This has the makings of a movement along the lines of the highly-unofficial “Magistrates Revolt.” More efforts are being made more frequently to push federal courts out of their default secrecy mode. The government prefers to do a lot of its work under the cover of judicial darkness, asking for dockets and documents to be sealed in a large percentage of its criminal cases.

      Just in the last month, we’ve seen the ACLU petition the court to unseal dockets related to the FBI’s takedown of Freedom Hosting using a Tor exploit and Judge Beryl Howell grant FOIA enthusiast Jason Leopold’s request to have a large number of 2012 pen register cases unsealed.

      Now, we have researchers Jennifer Granick and Riana Pfefferkorn petitioning [PDF] the Northern District of California court to unseal documents related to “technical assistance” cases — like the one involving the DOJ’s attempted use of an All Writs Order to force Apple to crack open a phone for it.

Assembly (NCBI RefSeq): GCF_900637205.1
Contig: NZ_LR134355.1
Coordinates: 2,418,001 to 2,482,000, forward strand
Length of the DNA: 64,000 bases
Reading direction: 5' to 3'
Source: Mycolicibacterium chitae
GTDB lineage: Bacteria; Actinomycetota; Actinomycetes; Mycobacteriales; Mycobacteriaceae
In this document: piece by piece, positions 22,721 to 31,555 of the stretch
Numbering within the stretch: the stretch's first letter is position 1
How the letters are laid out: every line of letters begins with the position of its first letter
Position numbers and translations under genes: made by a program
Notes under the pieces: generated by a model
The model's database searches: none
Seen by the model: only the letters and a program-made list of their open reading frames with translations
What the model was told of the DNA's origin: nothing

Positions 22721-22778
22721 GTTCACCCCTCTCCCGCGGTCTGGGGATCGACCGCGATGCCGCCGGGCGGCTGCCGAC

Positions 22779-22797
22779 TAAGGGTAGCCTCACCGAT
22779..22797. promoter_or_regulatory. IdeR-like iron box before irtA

• ‘NITE Team 4′ Announced, Seeks Crowd Funding – Screens & Trailer

      You play as a new recruit in the covert hacking cell, Network Intelligence & Technical Evaluation (NITE) Team 4. Engaged in cyberwarfare with black hat groups and hostile states, you will be in a struggle to penetrate highly secure targets. Your job is to use the STINGER hacking system to infiltrate hardened computer networks and coordinate strike teams on the ground to carry out missions that feature real espionage tradecraft terminology taken straight from leaked NSA documents.

    • New Story-Driven, TSW Inspired Sim Game Announced

      Alice & Smith have announced a new story-driven military hacking simulation game based on The Secret World. Called NITE Team 4, the game is based on both strategy and RPG elements with an emphasis and base on NSA top secret documents in the real world. A Kickstarter project has started and is already fully funded.

    • Military hacking RPG NITE Team 4 blends real NSA documents with gamified espionage